It was a rare sight to see when news channels with flashy graphics and loud background music with their anchors who are all used to speaking rapidly and repeatedly about the usual BJP victories had to suddenly change their news flash to accommodate a result that showed Congress in the lead. This is not to say that political pundits didn’t have their finger on the pulse, it is only to indicate that the country at large has gotten used to a certain kind of election result and a victory by the Congress took some living room discussions across India by surprise.
While the initial surprise has worn out, it does require a closer look at the political and voter dynamics in the state to study the campaign strategy by Congress and the BJP and analyse the factors that have influenced voting in the state. If one were to quietly reflect on Karnataka, the first thing that jumps out is that since 1985, that means in the past 38 years Karnataka has never voted an incumbent government to power. The Kannada voters have stuck to their pattern of anti-incumbency this time as well, which should have been taken into consideration.
The social stratification of the Kannada society has also played a role in the election results. The biggest community in the state is that of the Lingayats who constitute 17% of the population and are geographically distributed in such a way that they decide about 90 out of a total of 224 seats of the state. The Lingayats also happen to be a traditional voter base for BJP and in the past have been responsible for putting BJP in power in the state.
However, during the campaign for the recent elections, prominent Lingayat leaders like the former Chief Minister B.S. Yedurappa and Jagdish Shettar, as well as former Deputy Chief Minister Laxman Savadi were cast aside by the BJP which was neither received well by these senior leaders and seasoned politicians nor by the people of the community. The statistics show that BJP couldn’t capitalise on their traditional voter base as they fielded 69 Lingayat candidates and only 15 could secure victory, whereas Congress secured 37 out of 46 seats that were fought upon by a Lingayat candidate. Congress also managed to capitalise on the swing Lingayat vote wherever possible in the state.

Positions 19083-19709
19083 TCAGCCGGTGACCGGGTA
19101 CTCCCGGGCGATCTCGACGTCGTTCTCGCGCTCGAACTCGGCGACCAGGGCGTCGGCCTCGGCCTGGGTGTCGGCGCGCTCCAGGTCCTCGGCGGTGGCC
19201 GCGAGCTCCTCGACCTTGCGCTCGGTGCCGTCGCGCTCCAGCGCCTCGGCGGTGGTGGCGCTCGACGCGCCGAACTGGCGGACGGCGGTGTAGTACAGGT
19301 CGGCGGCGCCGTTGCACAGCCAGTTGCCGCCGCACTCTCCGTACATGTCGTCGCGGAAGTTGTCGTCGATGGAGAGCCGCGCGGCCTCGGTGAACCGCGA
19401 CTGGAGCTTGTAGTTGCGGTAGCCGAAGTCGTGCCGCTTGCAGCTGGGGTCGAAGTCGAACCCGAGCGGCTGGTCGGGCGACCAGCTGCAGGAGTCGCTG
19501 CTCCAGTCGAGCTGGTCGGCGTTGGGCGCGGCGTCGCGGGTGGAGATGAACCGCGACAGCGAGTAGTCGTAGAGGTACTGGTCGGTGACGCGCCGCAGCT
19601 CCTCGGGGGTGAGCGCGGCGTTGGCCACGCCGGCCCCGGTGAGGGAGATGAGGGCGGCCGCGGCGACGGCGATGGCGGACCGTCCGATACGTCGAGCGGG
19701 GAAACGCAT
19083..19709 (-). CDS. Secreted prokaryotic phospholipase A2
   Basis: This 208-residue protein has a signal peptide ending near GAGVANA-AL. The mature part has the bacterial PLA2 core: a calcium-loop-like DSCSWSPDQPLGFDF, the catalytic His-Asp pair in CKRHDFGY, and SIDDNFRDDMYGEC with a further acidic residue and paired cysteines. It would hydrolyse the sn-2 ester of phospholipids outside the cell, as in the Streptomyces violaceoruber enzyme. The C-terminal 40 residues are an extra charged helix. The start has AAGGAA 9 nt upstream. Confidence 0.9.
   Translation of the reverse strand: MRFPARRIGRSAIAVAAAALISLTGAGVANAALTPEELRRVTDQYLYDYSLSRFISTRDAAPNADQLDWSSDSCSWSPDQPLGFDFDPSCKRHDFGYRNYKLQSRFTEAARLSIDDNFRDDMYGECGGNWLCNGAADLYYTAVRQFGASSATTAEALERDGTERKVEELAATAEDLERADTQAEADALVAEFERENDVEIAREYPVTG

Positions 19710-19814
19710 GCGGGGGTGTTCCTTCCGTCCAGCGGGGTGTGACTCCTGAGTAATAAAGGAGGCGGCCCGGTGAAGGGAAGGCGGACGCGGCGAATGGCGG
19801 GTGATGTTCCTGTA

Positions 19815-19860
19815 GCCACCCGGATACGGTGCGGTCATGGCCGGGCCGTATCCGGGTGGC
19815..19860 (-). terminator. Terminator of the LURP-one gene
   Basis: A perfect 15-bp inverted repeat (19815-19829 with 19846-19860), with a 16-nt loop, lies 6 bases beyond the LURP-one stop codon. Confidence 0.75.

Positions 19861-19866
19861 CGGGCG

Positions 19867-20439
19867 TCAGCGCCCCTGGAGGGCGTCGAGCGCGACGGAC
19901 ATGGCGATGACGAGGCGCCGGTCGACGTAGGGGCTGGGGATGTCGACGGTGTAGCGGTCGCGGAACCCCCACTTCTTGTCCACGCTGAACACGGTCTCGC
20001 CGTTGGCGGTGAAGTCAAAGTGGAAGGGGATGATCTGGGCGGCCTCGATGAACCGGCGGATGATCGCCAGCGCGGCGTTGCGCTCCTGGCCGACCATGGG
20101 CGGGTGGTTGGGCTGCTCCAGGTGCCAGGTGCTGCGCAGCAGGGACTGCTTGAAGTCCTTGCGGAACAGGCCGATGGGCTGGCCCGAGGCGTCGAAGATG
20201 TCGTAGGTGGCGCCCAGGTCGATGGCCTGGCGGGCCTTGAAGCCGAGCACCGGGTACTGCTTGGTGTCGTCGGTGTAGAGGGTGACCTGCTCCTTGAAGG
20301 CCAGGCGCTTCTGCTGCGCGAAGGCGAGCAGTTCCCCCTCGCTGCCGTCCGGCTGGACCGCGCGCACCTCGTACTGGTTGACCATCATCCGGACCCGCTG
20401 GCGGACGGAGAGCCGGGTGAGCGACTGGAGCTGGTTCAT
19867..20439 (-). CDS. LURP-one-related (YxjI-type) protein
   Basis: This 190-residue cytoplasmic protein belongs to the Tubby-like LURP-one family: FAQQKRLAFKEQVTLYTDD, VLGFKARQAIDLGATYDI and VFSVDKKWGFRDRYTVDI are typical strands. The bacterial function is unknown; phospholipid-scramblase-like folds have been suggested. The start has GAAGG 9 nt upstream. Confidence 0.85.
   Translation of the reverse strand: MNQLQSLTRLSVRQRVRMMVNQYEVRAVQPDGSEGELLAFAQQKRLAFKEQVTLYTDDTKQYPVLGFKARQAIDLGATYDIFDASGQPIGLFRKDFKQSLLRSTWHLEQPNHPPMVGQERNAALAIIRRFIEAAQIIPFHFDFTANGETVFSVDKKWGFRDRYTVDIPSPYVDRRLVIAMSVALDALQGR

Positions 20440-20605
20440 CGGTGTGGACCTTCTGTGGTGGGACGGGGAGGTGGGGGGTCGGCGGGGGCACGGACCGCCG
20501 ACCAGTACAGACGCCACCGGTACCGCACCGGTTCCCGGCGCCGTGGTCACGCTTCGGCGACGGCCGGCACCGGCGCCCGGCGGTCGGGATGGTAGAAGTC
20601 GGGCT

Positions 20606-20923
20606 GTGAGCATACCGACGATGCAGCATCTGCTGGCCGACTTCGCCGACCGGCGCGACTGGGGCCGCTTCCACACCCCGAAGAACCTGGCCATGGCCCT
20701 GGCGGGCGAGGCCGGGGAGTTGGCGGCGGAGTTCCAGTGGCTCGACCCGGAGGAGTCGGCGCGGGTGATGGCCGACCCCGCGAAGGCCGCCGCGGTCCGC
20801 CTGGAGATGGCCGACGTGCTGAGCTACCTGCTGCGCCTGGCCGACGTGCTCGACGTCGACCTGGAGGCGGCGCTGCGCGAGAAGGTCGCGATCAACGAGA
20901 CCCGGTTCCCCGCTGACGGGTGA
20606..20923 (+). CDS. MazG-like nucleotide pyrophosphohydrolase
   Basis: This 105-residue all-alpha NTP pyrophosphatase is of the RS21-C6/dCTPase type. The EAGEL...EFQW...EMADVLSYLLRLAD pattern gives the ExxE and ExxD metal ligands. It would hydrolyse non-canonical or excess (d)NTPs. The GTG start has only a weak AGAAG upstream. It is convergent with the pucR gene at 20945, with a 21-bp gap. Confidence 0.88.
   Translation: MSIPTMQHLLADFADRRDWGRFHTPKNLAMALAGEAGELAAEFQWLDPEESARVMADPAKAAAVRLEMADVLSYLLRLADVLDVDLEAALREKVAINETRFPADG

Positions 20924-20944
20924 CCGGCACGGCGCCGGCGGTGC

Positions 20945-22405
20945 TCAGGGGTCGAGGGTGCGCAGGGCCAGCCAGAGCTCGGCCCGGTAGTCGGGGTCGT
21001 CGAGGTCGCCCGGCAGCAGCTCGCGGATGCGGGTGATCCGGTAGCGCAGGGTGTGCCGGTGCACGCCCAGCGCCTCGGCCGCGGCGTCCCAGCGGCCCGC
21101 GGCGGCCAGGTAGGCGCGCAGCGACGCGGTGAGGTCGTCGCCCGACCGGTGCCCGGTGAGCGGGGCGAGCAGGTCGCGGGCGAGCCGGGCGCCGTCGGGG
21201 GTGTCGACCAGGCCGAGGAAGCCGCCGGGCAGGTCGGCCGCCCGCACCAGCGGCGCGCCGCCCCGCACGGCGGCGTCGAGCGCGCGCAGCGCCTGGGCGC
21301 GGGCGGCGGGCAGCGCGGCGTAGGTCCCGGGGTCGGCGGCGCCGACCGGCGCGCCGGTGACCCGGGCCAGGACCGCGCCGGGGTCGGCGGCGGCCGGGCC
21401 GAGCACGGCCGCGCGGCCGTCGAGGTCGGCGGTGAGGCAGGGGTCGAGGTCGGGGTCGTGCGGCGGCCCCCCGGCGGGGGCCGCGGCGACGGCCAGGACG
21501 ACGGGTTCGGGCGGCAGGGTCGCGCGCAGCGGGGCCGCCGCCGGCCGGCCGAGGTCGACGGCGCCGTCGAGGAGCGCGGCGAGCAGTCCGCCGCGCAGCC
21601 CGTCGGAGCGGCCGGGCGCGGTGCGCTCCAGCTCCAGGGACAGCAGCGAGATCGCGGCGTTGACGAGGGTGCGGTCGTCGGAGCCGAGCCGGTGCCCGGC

The second largest community is that of the Vokalligas which constitutes about 15% of the population and are responsible for 70 out of 224 seats in the state. They are concentrated in the south of Karnataka and are traditionally associated with the Janta Dal Secular voter base. The Vokalligas usually swing between JDS and Congress. Congress played to the Vokalliga voter base by declaring that they put their trust in D. Shivkumar, a seasoned politician from the community to lead the Congress campaign. This declaration coupled with benefits announced for the community as well as speculation about D. Shivkumar becoming the next CM of the state definitely helped the Congress secure the Vokalliga vote. This was also bolstered by JDS’ inability to serve the community when they had come into power for a year in 2018. Congress managed to convert this into a win even in old Mysuru which is traditionally a JDS bastion.
It is also important to note that Congress did manage to consolidate its traditional vote bank and make a dent in the Opposition’s base. The traditional voter base for BJP is Lingayats, Nayaks, Smaller OBCs, Edigas, Billavas, and some Dalit communities. The traditional voter base for the Congress is Ahindas or OBC, Minorities, and Dalits.
The steadfastness of Congress in Karnataka to their own narrative as well as data-driven policies helped the party secure this victory. They also managed to secure and put up a united front for leadership. Mallikarjun Kharge played a key role in uniting D. Shivkumar and Siddaramaiah, both of whom were crucial for this victory. The clear communication of the narrative as well as the policy promises like Gruha Lakshmi, Yuva Nidhi as well as capitalising on issues of corruption within the BJP, unemployment, the Nandini Milk incident all helped the Congress emerge as an effective alternative to the previous regime. It is possibly a welcome change for the state of Karnataka and now the country would watch if the Congress could replicate this victory in other states.
Anshumaan Mishra and Dr Aparaajita Pandey are independent political analysts.